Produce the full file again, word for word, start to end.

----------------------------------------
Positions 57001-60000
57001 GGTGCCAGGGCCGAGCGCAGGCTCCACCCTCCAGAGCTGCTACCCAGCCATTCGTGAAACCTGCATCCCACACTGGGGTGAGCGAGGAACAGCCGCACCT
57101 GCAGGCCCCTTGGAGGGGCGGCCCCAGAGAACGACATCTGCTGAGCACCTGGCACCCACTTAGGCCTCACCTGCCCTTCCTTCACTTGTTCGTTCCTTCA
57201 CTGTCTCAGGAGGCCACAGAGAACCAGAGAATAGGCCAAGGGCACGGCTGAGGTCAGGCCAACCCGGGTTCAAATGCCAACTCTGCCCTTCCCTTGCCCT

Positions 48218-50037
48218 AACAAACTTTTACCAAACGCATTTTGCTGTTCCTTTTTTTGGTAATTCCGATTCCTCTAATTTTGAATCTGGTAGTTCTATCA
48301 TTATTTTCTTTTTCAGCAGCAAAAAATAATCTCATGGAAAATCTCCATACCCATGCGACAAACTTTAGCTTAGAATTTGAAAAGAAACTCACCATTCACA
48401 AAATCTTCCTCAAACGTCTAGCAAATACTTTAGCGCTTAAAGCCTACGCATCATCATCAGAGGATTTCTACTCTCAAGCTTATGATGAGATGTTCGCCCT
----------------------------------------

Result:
Positions 57001-60000
57001 GGTGCCAGGGCCGAGCGCAGGCTCCACCCTCCAGAGCTGCTACCCAGCCATTCGTGAAACCTGCATCCCACACTGGGGTGAGCGAGGAACAGCCGCACCT
57101 GCAGGCCCCTTGGAGGGGCGGCCCCAGAGAACGACATCTGCTGAGCACCTGGCACCCACTTAGGCCTCACCTGCCCTTCCTTCACTTGTTCGTTCCTTCA
57201 CTGTCTCAGGAGGCCACAGAGAACCAGAGAATAGGCCAAGGGCACGGCTGAGGTCAGGCCAACCCGGGTTCAAATGCCAACTCTGCCCTTCCCTTGCCCT

Positions 48218-50037
48218 AACAAACTTTTACCAAACGCATTTTGCTGTTCCTTTTTTTGGTAATTCCGATTCCTCTAATTTTGAATCTGGTAGTTCTATCA
48301 TTATTTTCTTTTTCAGCAGCAAAAAATAATCTCATGGAAAATCTCCATACCCATGCGACAAACTTTAGCTTAGAATTTGAAAAGAAACTCACCATTCACA
48401 AAATCTTCCTCAAACGTCTAGCAAATACTTTAGCGCTTAAAGCCTACGCATCATCATCAGAGGATTTCTACTCTCAAGCTTATGATGAGATGTTCGCCCT